Though yesterday was billed as a day for the sprinters, other than the blisteringly on form Matteo Trentin who took the win, it failed to be the conclusion which we were anticipating. Regardless, that quasi-sprint was a brief reminder of the fast men being present at La Vuelta, as Stage 14 immediately returns to the mountains with a summit finish. Beginning in Écija and finishing atop Sierra de la Pandera, the day clocks in at 175km and is essentially climbing for the entire duration. Rising gently from the starting line, the first recognised climb is encountered after 76km of racing in the shape of the Category 3 Puerto el Mojón, an 8.8km challenge which averages a gradient of 3.7%. After the subsequent descent, the peloton will face an extended period of rolling terrain, finally reaching the next significant ascent around the 144km marker. The Category 2 Alto Valdepeñas de Jaen is similar to its predecessor at 8.5km and averaging 4.8%, though it is what follows so soon after which makes it crucial. The Category 1 Sierra de La Pandera totals 12km from bottom to top and possesses an average gradient of 7.3% on paper, though the reality is that of a climb which is irregular throughout. Tipping upwards to beyond 10% in the opening couple of kilometres, the climb momentarily softens, before swinging between 5% – 13% en route to the summit. It drops down just before the finish line, though the last push to the chequered flag will be against a reasonable incline.
Romain Bardet is here to collect stage wins and should find the final third of today as having the sort of terrain which brings his skills to the fore. With little in the way of flat roads, a few rapid descents and climbs which repeatedly kick between gradients; the Frenchman is a clear frontrunner today. His previous effort several days ago was encouraging, suggesting he has not suffered too greatly from arriving here off the back of Le Tour de France and is still posing a genuine danger to the rest on these tough finales.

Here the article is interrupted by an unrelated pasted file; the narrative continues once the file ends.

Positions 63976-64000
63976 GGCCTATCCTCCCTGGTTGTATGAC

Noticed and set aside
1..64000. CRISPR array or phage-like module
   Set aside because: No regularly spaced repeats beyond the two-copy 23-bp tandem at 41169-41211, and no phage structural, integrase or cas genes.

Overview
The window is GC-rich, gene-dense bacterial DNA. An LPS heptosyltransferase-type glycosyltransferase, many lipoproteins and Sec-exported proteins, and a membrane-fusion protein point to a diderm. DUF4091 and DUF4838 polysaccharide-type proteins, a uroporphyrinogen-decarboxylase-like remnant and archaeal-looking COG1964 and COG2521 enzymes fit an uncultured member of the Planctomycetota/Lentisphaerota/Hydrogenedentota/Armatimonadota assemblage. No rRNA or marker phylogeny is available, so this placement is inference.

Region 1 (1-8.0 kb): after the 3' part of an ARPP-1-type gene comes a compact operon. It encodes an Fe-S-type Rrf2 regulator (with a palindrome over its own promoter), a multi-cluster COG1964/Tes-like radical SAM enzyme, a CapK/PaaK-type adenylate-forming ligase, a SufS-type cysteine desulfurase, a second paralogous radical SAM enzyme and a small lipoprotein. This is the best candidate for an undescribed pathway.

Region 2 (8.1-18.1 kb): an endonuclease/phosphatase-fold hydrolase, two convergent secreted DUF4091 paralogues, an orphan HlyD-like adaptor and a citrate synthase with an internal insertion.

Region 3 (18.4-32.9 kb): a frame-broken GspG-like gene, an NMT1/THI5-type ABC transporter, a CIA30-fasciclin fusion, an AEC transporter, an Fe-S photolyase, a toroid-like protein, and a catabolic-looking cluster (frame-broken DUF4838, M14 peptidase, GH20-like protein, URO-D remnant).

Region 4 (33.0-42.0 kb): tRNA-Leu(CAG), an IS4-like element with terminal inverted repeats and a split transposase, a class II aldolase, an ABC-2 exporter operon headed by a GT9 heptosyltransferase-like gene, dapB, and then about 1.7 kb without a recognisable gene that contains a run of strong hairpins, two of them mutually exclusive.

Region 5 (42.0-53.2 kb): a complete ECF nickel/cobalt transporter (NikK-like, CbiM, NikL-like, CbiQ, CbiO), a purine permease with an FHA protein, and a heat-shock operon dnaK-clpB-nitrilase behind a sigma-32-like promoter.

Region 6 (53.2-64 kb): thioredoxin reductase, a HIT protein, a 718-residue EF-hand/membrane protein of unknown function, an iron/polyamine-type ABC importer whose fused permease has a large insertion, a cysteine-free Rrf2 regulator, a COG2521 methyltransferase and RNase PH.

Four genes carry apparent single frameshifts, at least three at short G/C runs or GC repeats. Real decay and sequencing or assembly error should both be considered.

Darwin Atapuma was the main accomplice in Romain Bardet’s attack earlier in the race, the two combining well together late on and there is no reason to suggest why Atapuma may not find himself in that position once again. Evidently feeling good at La Vuelta, he will be confident of making a breakaway early on, though might now be more aware that he shall need to avoid going head to head with riders of Bardet’s calibre for the stage win.
Rui Costa has not been as active as perhaps expected, but the realisation that a convincing general classification placing was not possible, should now provide him with the freedom to try and follow the key moves on Stage 14. Though not a pure climber, he is very successful when it comes to placing himself in the best possible situation to win from and there is every chance that he may already have too great an advantage to catch once on the final climb. He can certainly sprint well after a tough day, so with a final kilometre which dips down and then up again to only a few degrees, he might be the best bet to win from an elite group.
Pello Bilbao will be hoping to make the cut today, his form bubbling under particularly well at the moment and he will not wish for this to be wasted amongst the peloton all day. Though duties to his team and team leader Fabio Aru could prove impossible to escape, the natural selection process of the final climb could see him as their best placed rider regardless. Bilbao exited the rest day looking sharp and stands a good chance of making it count for something if given the freedom to try.
Joe Dombrowski could be amongst those who choose to try their luck from a long range breakaway, though this perhaps is not tough enough to really get the best from him. The lithe limbed climber is still without a grand tour stage win surprisingly, though that is no true reflection upon his capabilities for these mountain stages. If he can find himself in a well drilled and strong move, then the American might finally strike it lucky.
Others to look for include Adam Yates, Rafal Majka, Igor Anton, Julian Alaphilippe and Sergio Pardilla.
1st Romain Bardet 2nd Pello Bilbao 3rd Joe Dombrowski